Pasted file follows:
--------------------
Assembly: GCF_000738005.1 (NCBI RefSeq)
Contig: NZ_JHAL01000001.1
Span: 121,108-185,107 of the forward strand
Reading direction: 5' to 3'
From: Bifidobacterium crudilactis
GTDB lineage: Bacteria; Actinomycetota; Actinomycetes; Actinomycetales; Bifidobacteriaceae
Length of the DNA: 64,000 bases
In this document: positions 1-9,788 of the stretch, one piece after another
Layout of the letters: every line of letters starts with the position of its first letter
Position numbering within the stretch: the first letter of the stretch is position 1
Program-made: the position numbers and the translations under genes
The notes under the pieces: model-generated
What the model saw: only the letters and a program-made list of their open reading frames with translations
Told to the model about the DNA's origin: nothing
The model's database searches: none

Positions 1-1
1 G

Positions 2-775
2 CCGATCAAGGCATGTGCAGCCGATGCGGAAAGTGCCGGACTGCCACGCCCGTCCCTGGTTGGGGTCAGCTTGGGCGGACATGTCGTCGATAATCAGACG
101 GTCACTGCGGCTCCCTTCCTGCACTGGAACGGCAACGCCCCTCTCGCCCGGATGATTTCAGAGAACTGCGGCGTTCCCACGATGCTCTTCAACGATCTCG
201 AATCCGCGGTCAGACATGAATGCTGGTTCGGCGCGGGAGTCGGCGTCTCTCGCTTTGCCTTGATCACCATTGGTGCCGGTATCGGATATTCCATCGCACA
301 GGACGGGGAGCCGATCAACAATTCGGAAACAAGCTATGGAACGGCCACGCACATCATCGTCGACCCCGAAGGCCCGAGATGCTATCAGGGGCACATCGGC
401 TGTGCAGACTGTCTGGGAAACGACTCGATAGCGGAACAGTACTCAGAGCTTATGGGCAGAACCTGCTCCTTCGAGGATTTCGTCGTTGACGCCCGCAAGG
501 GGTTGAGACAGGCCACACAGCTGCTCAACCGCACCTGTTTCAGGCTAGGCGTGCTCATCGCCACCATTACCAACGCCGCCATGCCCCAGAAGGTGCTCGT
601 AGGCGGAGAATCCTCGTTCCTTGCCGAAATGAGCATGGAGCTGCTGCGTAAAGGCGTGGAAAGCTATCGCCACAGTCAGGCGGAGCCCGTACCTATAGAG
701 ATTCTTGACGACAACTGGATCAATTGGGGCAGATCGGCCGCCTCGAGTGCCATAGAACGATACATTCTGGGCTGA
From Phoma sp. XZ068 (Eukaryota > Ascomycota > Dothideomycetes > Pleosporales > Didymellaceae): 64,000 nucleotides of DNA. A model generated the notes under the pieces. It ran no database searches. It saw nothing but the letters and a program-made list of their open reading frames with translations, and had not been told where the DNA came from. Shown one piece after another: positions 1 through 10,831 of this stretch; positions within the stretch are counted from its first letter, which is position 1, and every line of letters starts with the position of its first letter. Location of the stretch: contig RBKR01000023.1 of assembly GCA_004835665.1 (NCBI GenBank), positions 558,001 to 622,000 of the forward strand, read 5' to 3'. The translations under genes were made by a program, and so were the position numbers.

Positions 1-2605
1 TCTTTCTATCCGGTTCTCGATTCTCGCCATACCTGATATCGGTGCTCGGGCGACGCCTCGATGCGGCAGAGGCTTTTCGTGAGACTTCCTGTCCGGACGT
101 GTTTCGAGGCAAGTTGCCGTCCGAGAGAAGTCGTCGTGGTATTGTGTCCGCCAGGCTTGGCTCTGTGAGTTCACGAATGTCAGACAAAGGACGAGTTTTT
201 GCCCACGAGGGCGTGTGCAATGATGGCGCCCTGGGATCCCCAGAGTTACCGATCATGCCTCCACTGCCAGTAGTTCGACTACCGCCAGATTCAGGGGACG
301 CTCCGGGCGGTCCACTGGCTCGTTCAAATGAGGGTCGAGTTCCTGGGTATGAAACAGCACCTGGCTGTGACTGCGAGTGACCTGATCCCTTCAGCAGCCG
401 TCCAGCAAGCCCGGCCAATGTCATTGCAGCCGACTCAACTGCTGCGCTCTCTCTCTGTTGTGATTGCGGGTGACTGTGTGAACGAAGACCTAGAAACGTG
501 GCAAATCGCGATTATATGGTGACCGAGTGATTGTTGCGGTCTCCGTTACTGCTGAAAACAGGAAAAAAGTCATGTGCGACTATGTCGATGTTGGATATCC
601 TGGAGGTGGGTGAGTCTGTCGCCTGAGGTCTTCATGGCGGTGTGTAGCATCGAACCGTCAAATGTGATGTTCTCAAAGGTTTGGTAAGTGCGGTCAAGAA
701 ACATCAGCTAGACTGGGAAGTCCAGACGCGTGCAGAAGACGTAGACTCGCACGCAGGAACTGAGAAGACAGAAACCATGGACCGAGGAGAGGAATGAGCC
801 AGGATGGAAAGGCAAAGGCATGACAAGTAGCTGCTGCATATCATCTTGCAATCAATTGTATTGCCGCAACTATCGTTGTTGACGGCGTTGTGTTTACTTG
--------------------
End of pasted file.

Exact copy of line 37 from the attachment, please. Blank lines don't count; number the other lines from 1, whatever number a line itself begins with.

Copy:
801 AGGATGGAAAGGCAAAGGCATGACAAGTAGCTGCTGCATATCATCTTGCAATCAATTGTATTGCCGCAACTATCGTTGTTGACGGCGTTGTGTTTACTTG